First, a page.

Chef Sean Brock grew up in a town in rural Virginia where seed saving was a way of life. "You just saved these seeds not because you were poor, but because you really loved the flavor of a particular tomato or a particular bean," he says.

At his restaurants Husk and McCrady's, Brock serves Lowcountry cuisine that brings back lost ingredients -- and lost flavors. The author of Heritage shared recipes for Cracklin’ Cornbread, Lowcountry Hoppin' John and Chocolate Alabama Stack Cake.

[Ed note: More from Brock on the lardcore movement, buckwheat and researching West African influences on Southern cuisine.]

Noelle Carter: You mention early in the book that your mission is to elevate Southern food. The first recipe you give is for Hoppin' John, but this isn't just any recipe.

Sean Brock
Sean Brock (Photo: McCrady's)

Sean Brock: I had the lesson of my life over a bowl of Hoppin' John, and I didn't even know it was happening. It was in the late '90s and I was in Charleston, South Carolina, attending culinary school. I'd read so much about this dish. I was reading so much about Lowcountry cooking from these old 19th-century books, and I just kept seeing Hoppin' John everywhere.

My first experience eating Hoppin' John wasn't the greatest. It really tasted very, very bland. It took years and years and years for me to figure out why exactly that happened. That's because the products weren't available -- the rice wasn't available, the peas weren't available.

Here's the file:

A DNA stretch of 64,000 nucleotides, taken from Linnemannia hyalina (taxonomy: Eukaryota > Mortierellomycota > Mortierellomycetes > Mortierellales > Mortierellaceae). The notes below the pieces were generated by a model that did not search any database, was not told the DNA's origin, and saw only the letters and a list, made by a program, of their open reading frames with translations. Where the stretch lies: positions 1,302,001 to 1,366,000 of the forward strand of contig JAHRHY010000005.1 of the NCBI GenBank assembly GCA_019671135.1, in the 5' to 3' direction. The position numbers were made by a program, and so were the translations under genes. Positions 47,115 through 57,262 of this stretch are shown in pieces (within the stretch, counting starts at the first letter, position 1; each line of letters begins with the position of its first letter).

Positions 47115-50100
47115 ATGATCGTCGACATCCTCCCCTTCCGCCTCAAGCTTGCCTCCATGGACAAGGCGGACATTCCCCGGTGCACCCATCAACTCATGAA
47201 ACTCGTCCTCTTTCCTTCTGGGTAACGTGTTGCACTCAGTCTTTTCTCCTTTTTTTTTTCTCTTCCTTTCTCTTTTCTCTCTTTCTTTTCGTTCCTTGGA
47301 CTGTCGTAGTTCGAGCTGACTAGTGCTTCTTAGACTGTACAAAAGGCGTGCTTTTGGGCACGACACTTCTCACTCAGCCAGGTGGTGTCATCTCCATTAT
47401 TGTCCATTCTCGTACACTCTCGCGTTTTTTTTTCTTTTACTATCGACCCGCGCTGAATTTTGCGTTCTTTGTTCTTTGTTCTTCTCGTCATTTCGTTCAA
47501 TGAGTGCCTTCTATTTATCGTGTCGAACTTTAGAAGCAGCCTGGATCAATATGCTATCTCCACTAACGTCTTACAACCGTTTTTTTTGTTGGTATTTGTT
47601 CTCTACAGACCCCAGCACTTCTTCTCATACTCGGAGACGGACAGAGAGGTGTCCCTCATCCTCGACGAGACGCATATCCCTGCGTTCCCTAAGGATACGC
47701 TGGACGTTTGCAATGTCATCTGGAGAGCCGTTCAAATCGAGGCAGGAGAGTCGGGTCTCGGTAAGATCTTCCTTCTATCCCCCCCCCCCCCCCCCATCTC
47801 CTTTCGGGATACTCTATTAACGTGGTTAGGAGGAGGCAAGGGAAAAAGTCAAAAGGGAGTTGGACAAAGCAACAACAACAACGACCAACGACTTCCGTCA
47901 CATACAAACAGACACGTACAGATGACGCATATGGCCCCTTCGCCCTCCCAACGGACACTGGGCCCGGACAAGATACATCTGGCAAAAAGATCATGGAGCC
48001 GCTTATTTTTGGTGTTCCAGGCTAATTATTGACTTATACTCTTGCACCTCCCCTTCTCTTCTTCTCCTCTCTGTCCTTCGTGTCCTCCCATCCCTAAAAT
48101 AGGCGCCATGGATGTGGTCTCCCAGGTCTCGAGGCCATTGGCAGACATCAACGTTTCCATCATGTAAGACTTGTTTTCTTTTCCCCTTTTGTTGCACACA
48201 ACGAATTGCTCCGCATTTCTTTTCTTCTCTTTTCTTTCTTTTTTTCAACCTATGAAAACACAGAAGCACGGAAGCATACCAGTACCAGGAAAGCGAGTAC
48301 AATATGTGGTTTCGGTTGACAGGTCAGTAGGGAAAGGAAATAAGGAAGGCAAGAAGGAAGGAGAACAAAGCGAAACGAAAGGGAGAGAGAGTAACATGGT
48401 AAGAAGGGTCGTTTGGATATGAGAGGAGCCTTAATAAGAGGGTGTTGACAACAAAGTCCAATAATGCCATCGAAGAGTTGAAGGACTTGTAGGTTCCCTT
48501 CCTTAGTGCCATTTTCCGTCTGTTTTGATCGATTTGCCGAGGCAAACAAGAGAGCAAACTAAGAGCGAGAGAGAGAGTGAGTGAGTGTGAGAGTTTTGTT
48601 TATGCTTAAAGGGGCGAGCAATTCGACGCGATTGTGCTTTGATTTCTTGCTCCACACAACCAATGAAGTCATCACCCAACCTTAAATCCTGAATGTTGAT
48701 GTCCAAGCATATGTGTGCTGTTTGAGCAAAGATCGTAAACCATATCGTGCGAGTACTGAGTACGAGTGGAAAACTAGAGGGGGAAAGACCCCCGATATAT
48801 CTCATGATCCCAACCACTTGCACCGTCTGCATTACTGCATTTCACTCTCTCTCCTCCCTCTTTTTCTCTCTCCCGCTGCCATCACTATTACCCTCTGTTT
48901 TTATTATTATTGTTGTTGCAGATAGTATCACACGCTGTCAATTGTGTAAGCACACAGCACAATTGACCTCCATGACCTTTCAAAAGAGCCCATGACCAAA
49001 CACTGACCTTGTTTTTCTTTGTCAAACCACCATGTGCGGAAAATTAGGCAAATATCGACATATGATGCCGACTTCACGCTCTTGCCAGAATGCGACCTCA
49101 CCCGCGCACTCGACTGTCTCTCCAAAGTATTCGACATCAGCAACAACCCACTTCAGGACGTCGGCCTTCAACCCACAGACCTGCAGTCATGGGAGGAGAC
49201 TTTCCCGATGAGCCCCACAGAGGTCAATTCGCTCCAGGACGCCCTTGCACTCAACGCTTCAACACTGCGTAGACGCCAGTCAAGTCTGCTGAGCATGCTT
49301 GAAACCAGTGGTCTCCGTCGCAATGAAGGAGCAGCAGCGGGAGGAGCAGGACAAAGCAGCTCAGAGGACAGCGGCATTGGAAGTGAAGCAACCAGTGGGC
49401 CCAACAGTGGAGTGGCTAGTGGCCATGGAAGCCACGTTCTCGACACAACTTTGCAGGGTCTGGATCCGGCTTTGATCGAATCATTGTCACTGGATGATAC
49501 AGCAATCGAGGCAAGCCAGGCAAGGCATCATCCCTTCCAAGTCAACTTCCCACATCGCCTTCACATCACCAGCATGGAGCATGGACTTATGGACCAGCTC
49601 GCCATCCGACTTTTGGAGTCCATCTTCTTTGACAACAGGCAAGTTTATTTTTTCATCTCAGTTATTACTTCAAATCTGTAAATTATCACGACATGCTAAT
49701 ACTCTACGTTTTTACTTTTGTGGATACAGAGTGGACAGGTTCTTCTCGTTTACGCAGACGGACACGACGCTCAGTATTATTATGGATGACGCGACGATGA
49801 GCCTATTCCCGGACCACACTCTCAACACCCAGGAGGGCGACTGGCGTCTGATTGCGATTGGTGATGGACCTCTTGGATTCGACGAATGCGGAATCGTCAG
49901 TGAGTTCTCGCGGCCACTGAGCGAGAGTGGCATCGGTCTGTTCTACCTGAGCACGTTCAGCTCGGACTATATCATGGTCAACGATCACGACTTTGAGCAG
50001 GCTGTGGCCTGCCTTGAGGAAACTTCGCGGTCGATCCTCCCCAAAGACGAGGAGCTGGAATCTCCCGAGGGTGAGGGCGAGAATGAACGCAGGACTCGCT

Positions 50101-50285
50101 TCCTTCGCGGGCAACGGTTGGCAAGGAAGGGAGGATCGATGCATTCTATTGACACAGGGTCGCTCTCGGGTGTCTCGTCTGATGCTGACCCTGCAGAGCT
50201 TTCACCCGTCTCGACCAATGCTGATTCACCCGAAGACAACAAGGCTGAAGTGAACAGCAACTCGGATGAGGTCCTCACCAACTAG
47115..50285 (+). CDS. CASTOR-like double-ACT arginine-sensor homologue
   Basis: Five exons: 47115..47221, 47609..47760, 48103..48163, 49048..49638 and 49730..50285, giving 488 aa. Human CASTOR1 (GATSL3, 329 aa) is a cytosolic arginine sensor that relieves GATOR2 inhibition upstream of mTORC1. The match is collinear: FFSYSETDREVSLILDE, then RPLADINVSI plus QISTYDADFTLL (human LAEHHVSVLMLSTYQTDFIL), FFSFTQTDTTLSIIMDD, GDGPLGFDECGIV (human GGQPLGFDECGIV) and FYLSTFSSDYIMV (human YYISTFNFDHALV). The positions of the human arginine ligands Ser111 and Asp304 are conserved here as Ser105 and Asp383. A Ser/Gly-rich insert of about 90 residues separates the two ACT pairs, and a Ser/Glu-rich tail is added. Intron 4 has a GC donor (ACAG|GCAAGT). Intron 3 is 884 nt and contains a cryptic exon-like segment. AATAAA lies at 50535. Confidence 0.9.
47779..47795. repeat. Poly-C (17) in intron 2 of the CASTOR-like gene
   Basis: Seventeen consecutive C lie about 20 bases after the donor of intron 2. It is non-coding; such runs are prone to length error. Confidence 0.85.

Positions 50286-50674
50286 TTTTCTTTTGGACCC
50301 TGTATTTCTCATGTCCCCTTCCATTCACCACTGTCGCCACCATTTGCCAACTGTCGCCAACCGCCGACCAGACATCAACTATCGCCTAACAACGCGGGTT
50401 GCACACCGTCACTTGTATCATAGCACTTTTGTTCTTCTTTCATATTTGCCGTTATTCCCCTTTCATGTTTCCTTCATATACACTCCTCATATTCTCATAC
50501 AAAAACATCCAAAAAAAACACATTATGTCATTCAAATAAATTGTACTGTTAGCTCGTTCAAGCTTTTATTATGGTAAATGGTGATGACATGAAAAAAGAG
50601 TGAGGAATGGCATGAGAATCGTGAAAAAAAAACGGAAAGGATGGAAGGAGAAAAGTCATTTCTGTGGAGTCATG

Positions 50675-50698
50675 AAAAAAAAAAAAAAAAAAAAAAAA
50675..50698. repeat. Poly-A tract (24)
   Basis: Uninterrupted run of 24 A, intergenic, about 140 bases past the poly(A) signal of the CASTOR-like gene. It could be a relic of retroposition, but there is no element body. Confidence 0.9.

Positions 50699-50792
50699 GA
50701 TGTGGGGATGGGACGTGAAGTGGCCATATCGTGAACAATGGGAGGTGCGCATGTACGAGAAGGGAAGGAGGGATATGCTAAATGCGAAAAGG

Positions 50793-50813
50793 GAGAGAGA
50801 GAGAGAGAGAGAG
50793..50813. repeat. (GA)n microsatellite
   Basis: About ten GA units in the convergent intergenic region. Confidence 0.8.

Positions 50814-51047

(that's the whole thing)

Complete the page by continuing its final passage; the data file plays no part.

NC: It is all about the ingredients. You make a big point in the book about preserving heritage ingredients, searching out lost foods and the lost ingredients that made them.

SB: I was reading a lot about the food of the South pre-Civil War, and I was fascinated with that. A lot of things changed after the Civil War in agriculture and therefore cooking, but a lot of the cuisine's foundation was built on that antebellum period. The products that were being grown were just extraordinary. The soil they were being grown in was amazing. But the exact varietals themselves had a very, very amazing flavor.

After the Civil War and then going into the Great Depression, a lot of that stuff just disappeared, and so the flavor disappeared. For us, it's very, very important to find those old varieties and bring back that flavor. That is, in our minds, the only way that you can truly restore a cuisine.

Lowcountry Hoppin' John
Brock's Recipe: Lowcountry Hoppin' John

NC: You describe yourself as an obsessive seed collector. A number of the ingredients you use were perhaps on the verge of extinction. I know you've done a lot of work with Glenn Roberts of Anson Mills and others to preserve and promote heirloom crops.

Cracklin’ Cornbread
Brock's Recipe: Cracklin' Cornbread

SB: It was a way of living for my grandmother and for my family. You just saved these seeds not because you were poor, but because you really loved the flavor of a particular tomato or a particular bean. That just became a part of me my whole life.